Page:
How long Canadian Citizens stay in States WITHOUT a Visa?

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princess_memaiiNew Member
Topic author
Posts: 2
Joined: 5 Sep 2007
Location: Winnipeg

How long Canadian Citizens stay in States WITHOUT a Visa?

Post Wed Sep 05, 2007 10:15 am

Hi I'm a 25 years old Canadian Citizen, and I'd like to know how long can I stay in the States WITHOUT a Visa?
nivshaNew Member
Posts: 7
Joined: 29 Aug 2007
Location: Canada

Post Wed Sep 05, 2007 1:52 pm

Hey,
You can stay in the States for up to 6 months per calendar year.
princess_memaiiNew Member
Topic author
Posts: 2
Joined: 5 Sep 2007
Location: Winnipeg

Post Wed Sep 05, 2007 9:27 pm

Hello again,

So I don't need to apply for any Visas, if I stay in the States within 90 days? I'm just worried I might get pulled aside and get questioned for staying long without a Visa. I really want to find more information before booking my flights to stay on the safe side. I hope to hear from you again and thanks for your reply.
nivshaNew Member
Posts: 7
Joined: 29 Aug 2007
Location: Canada

Post Thu Sep 06, 2007 12:25 am

No one will pull you aside unless you are lieing or you have a criminal record or DUI etc. We're free to stay in the stays for a "visit" up to 6 months per calendar year. You should go to the government of Canada website or call these numbers:

US entry requirements (Canadian source for info) call
1-800-267-6788 (9-5 eastern time)
nivshaNew Member
Posts: 7
Joined: 29 Aug 2007
Location: Canada

Post Thu Sep 06, 2007 12:26 am

You only need a visa if you wanna work and earn money in the states. But if you wanna shop till you drop or just visit friends and check out the place or be a "snow bird" and escape the Canadian winter, you can be their guest.
Reba

Post Thu Sep 06, 2007 3:57 am

Its actually 6 months per calendar year, or per visit, whichever comes first. ie: if you arrive in November, you can stay til April and that's your allowed 6 months.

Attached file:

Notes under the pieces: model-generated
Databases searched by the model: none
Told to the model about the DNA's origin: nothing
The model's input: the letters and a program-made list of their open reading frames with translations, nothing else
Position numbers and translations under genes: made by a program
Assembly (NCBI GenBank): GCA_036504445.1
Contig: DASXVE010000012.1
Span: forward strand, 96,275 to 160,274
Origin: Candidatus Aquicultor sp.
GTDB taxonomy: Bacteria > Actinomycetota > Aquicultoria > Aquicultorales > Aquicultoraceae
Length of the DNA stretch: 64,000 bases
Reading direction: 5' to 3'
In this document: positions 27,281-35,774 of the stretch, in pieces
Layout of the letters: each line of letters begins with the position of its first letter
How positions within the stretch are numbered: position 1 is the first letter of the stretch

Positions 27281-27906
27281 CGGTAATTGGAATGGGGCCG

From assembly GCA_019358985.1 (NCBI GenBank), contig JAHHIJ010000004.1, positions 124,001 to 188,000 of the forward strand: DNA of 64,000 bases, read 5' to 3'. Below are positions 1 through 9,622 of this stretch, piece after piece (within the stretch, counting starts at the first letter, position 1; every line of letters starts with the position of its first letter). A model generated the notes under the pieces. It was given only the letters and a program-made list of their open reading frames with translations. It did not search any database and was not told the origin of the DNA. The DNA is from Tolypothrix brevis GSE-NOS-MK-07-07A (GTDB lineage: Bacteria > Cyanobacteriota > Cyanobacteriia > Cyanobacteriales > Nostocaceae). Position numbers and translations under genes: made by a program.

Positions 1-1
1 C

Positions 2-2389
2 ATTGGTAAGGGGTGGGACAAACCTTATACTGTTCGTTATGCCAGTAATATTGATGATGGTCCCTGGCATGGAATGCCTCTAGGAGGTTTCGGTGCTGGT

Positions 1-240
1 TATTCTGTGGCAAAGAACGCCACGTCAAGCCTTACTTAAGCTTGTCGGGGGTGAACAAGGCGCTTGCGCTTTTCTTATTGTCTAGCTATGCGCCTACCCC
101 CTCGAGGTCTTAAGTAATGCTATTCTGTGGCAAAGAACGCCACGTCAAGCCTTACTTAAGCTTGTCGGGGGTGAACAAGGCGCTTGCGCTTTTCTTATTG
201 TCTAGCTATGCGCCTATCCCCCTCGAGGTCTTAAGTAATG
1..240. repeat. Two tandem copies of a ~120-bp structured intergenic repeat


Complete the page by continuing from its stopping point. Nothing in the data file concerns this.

They will definitely ask you how you intend to finance your extended stay, and if you've got only $5 in your pocket, they'll turn your butt around and send you home. But if you've got a bit of cash on you, and take a bank statement along to show you've got accessible funds, you should be ok. That is, if they even bother pull you over into secondary questioning.
canadiangirlforeverJunior Member
Posts: 19
Joined: 6 Oct 2007
Location: Canada

Post Sat Oct 06, 2007 6:05 pm

The burden of proof is always on the applicant. There is no set period of time Canadians must wait to re-enter the U.S. after the end of their stay, but if it appears to the CBP officer that the person applying for entry is spending more time over-all in the U.S. than in Canada, it will be up to the traveler to prove to the officer that they are not de-facto U.S. residents. One of the ways to do this is demonstrate significant ties to their home country, including proof of employment, residency, etc.

So it's not per calender year it's per visit! This is taken from the cbp goverment site!
Reba

Post Sun Oct 07, 2007 6:30 am

That's what I said. Per calendar year, OR per visit, whichever comes first.

If you arrive in January, you can stay til June, but if you arrive in November, you can stay til May. And, if you stay from Nov. til May, and try to go back again in July, they will likely deny you entry.
canadiangirlforeverJunior Member
Posts: 19
Joined: 6 Oct 2007
Location: Canada

Post Sun Oct 07, 2007 9:20 pm

Reba that made no sense at all to me UGH (gave me a headache trying to figure that out) :O) anyways, i stayed this year(2007)for a total of 7 and a half months in 2 trips. ](*,) when do u suggest i try to enter again?
StevenCanuckAbroad VIP
Posts: 3699
Topics: 6
Joined: 28 Sep 2007
Location: Calgary

Post Wed Oct 10, 2007 10:14 am

The thing with this whole 183-day rule is that I had loads of Canadian neighbours when I lived in Florida, and they all stayed way longer per year than that. They'd go back for a few days and then re-enter. There was even a story on NBC news about retirees in BC all buying places in Washington the other night.

Under State law you usually have 30 or 60 days to get a DL. I suppose if you're a "seasonal" resident you don't qualify but it sounds idiotically complicated to me. I'm sure from talking to my neighbours that they were resident in Florida for tax purposes.

Anyway I suppose when I retire I'll find out because I'm not putting up with this weather when I'm an old geezer!

The real key point though is that if you maintain your Canadian DL or an address, the CRA consider you to be resident for tax purposes, and that is the real problem. You can't just buy a condo in BC, have a house in the US, spend most of your time in the US and just pay tax there.
Steve.

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